Table of contents
About this book
This volume was conceived out of the concern with what the imminent future holds for the "have" countries ... those societies, such as the United States, which are based on complex technology and a high level of energy consumption. Even the most sanguine projection includes as base minimum relatively rapid and radical change in all aspects of the society, reflecting adaptation or reactions to demands created by poten tial threat to the technological base, sources of energy, to the life-support system itself. Whatever the source of these threats-whether they are the result of politically endogeneous or exogeneous forces-they will elicit changes in our social institutions; changes resulting not only from attempts to adapt but also from unintended consequences of failures to adapt. One reasonable assumption is that whatever the future holds for us, we would prefer to live in a world of minimal suffering with the greatest opportunity for fulfilling the human potential. The question then becomes one of how we can provide for these goals in that scenario for the imminent future ... a world of threat, change, need to adapt, diminishing access to that which has been familiar, comfortable, needed.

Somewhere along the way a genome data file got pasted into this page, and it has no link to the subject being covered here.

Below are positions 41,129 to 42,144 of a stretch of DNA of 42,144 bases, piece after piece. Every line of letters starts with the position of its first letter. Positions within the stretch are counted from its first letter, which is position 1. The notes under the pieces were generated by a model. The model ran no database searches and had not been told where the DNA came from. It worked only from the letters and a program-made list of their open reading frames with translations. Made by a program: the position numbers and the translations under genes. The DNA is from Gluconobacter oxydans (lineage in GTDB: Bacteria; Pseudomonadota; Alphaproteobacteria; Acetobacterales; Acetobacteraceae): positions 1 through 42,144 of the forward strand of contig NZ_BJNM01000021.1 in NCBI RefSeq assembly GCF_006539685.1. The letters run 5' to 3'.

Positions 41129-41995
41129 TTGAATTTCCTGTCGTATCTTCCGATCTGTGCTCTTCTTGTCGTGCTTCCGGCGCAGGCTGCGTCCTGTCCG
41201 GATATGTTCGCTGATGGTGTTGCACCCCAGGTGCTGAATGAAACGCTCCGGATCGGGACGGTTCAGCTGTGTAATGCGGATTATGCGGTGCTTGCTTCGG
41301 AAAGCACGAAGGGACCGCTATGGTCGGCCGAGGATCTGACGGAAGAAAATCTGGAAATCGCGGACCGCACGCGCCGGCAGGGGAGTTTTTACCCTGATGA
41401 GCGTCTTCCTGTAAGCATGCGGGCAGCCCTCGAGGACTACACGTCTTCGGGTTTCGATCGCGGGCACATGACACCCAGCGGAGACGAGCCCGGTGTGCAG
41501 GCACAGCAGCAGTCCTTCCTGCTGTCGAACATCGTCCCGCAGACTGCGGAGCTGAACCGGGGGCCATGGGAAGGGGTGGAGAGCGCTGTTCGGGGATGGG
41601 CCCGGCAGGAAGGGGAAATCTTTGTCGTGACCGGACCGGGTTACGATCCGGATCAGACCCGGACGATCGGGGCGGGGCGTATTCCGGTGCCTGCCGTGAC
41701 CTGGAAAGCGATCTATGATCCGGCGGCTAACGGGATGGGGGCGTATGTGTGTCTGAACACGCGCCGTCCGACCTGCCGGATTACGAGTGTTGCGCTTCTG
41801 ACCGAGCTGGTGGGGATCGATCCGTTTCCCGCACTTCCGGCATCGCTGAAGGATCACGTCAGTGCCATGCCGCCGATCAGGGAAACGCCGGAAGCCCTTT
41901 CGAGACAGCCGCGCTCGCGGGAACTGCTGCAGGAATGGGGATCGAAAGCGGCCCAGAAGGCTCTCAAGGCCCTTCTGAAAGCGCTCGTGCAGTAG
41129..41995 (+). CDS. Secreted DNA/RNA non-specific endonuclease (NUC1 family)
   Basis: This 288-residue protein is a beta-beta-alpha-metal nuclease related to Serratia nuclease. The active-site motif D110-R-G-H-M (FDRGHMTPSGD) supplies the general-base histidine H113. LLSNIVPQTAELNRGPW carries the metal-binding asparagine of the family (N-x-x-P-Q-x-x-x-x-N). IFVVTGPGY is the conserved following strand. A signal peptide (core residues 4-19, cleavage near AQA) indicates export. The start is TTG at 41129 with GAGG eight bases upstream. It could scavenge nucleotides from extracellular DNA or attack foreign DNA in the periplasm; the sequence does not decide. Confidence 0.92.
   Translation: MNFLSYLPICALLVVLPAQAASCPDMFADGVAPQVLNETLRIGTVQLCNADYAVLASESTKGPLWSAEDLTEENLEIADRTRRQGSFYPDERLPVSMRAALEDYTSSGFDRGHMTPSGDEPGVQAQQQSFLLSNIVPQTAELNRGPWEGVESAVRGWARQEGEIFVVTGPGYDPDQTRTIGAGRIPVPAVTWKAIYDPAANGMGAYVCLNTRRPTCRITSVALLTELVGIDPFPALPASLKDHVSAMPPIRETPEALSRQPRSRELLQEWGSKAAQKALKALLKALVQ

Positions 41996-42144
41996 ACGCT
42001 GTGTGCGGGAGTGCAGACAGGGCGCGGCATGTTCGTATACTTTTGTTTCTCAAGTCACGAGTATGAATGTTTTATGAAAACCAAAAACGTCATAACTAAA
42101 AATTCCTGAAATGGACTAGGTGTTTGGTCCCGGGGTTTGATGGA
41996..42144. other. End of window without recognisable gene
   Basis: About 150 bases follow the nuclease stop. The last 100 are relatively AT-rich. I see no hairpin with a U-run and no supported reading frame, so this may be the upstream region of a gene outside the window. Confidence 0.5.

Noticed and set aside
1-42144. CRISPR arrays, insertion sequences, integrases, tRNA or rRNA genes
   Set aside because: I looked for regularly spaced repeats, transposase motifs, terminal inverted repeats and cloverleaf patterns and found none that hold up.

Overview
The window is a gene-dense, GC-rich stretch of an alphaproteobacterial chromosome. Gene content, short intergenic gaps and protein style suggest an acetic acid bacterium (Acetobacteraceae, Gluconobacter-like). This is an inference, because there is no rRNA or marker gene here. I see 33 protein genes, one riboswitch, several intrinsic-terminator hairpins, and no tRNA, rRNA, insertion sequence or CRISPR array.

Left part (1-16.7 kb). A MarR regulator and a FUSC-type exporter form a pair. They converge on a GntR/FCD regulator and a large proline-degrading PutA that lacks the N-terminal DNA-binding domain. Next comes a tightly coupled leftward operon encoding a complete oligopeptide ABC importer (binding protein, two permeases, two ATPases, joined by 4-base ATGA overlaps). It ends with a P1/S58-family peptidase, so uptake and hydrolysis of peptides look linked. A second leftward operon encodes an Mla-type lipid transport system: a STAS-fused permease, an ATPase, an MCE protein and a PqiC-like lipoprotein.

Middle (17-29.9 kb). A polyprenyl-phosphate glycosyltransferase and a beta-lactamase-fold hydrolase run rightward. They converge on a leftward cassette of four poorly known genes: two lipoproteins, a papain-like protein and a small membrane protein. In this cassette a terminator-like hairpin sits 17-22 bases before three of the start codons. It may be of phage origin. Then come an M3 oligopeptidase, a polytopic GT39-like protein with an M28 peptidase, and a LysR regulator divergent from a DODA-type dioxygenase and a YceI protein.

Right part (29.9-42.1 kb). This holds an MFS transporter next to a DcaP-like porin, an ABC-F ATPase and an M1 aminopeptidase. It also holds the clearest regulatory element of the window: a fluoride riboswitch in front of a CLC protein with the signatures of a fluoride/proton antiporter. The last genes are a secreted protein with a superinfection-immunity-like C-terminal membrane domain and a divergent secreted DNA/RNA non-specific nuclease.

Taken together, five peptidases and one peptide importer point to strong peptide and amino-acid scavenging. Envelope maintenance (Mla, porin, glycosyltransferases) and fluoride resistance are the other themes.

Institution Motive morality psychology social change social justice social psychology